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Managerial Miscalibration

Author

Listed:
  • Ben-David, Itzhak

    (Ohio State University)

  • Graham, John R.

    (Duke University)

  • Harvey, Campbell R.

    (Duke University)

Abstract

Miscalibration is a form of overconfidence examined in both psychology and economics. Although it is often analyzed in lab experiments, there is scant evidence about the effects of miscalibration in practice. We test whether top corporate executives are miscalibrated, and study the determinants of their miscalibration. We study a unique panel of over 11,600 probability distributions provided by top financial executives and spanning nearly a decade of stock market expectations. Our results show that financial executives are severely miscalibrated: realized market returns are within the executives' 80% confidence intervals only 33% of the time. We show that miscalibration improves following poor market performance periods because forecasters extrapolate past returns when forming their lower forecast bound ("worst case scenario"), while they do not update the upper bound ("best case scenario") as much. Finally, we link stock market miscalibration to miscalibration about own-firm project forecasts and increased corporate investment.

Suggested Citation

  • Ben-David, Itzhak & Graham, John R. & Harvey, Campbell R., 2010. "Managerial Miscalibration," Working Paper Series 2010-12, Ohio State University, Charles A. Dice Center for Research in Financial Economics.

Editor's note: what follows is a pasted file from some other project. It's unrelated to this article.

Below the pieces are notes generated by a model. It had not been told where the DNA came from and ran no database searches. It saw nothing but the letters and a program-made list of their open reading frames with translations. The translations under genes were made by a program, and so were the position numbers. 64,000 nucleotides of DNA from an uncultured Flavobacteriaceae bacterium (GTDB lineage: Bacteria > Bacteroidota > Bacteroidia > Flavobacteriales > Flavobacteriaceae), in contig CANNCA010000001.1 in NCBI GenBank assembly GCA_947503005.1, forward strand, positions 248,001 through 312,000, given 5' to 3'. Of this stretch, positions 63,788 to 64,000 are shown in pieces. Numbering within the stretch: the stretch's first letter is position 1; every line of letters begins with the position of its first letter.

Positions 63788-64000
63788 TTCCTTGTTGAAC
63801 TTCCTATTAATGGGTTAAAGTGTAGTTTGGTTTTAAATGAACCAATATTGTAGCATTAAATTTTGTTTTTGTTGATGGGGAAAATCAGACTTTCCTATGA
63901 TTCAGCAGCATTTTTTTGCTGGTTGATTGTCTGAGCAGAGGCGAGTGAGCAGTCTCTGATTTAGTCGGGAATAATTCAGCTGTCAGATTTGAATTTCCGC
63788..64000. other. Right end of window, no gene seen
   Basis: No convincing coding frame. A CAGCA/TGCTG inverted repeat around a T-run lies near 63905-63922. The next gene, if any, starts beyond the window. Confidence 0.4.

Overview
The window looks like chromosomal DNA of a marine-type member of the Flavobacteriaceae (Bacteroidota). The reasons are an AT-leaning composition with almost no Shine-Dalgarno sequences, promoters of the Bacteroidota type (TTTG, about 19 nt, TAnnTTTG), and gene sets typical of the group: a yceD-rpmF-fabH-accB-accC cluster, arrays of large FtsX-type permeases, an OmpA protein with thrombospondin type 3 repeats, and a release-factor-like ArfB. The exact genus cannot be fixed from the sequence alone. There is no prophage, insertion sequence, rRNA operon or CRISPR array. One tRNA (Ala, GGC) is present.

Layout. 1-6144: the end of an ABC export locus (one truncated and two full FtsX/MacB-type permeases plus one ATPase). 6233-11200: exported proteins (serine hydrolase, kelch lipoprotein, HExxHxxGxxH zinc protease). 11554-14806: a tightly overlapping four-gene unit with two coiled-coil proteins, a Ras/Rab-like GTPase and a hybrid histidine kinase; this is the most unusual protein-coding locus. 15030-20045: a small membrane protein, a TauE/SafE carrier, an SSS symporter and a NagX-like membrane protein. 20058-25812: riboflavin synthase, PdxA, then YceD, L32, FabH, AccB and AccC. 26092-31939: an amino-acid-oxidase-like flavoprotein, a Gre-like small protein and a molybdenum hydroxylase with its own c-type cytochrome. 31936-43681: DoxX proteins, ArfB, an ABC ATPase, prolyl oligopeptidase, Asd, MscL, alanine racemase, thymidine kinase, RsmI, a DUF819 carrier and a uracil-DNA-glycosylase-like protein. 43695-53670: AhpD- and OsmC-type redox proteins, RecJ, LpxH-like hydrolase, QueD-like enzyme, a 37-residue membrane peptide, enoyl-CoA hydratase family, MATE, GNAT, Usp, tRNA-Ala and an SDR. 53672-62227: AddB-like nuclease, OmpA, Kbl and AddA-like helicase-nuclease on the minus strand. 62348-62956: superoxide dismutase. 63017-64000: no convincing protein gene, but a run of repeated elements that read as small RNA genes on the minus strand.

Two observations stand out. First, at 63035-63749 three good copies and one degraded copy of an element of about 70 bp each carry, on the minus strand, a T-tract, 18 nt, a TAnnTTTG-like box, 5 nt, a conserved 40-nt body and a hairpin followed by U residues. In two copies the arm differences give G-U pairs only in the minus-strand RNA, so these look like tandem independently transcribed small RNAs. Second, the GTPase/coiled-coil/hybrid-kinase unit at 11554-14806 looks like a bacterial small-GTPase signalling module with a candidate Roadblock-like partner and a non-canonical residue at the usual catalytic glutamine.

• Handle: RePEc:ecl:ohidic:2010-12
    as

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    File URL: http://www.cob.ohio-state.edu/fin/dice/papers/2010/2010-12.pdf
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    References listed on IDEAS

    as
    1. Gervais, Simon & Odean, Terrance, 2001. "Learning to be Overconfident," Review of Financial Studies, Society for Financial Studies, vol. 14(1), pages 1-27.
    2. Gilles Hilary & Lior Menzly, 2006. "Does Past Success Lead Analysts to Become Overconfident?," Management Science, INFORMS, vol. 52(4), pages 489-500, April.
    3. Simon Gervais & Itay Goldstein, 2007. "The Positive Effects of Biased Self-Perceptions in Firms," Review of Finance, European Finance Association, vol. 11(3), pages 453-496.
    4. Marianne Bertrand & Antoinette Schoar, 2003. "Managing with Style: The Effect of Managers on Firm Policies," The Quarterly Journal of Economics, Oxford University Press, vol. 118(4), pages 1169-1208.
    5. Anand M. Goel & Anjan V. Thakor, 2008. "Overconfidence, CEO Selection, and Corporate Governance," Journal of Finance, American Finance Association, vol. 63(6), pages 2737-2784, December.
    6. Eric Van den Steen, 2004. "Rational Overoptimism (and Other Biases)," American Economic Review, American Economic Association, vol. 94(4), pages 1141-1151, September.
    7. Puri, Manju & Robinson, David T., 2007. "Optimism and economic choice," Journal of Financial Economics, Elsevier, vol. 86(1), pages 71-99, October.
    8. Kent Daniel & David Hirshleifer & Avanidhar Subrahmanyam, 1998. "Investor Psychology and Security Market Under- and Overreactions," Journal of Finance, American Finance Association, vol. 53(6), pages 1839-1885, December.
    9. Hackbarth, Dirk, 2008. "Managerial Traits and Capital Structure Decisions," Journal of Financial and Quantitative Analysis, Cambridge University Press, vol. 43(04), pages 843-881, December.
    Full references (including those not matched with items on IDEAS)

    More about this item

    JEL classification:

    • G30 - Financial Economics - - Corporate Finance and Governance - - - General
    • G31 - Financial Economics - - Corporate Finance and Governance - - - Capital Budgeting; Fixed Investment and Inventory Studies
    • G32 - Financial Economics - - Corporate Finance and Governance - - - Financing Policy; Financial Risk and Risk Management; Capital and Ownership Structure; Value of Firms; Goodwill
    • G35 - Financial Economics - - Corporate Finance and Governance - - - Payout Policy

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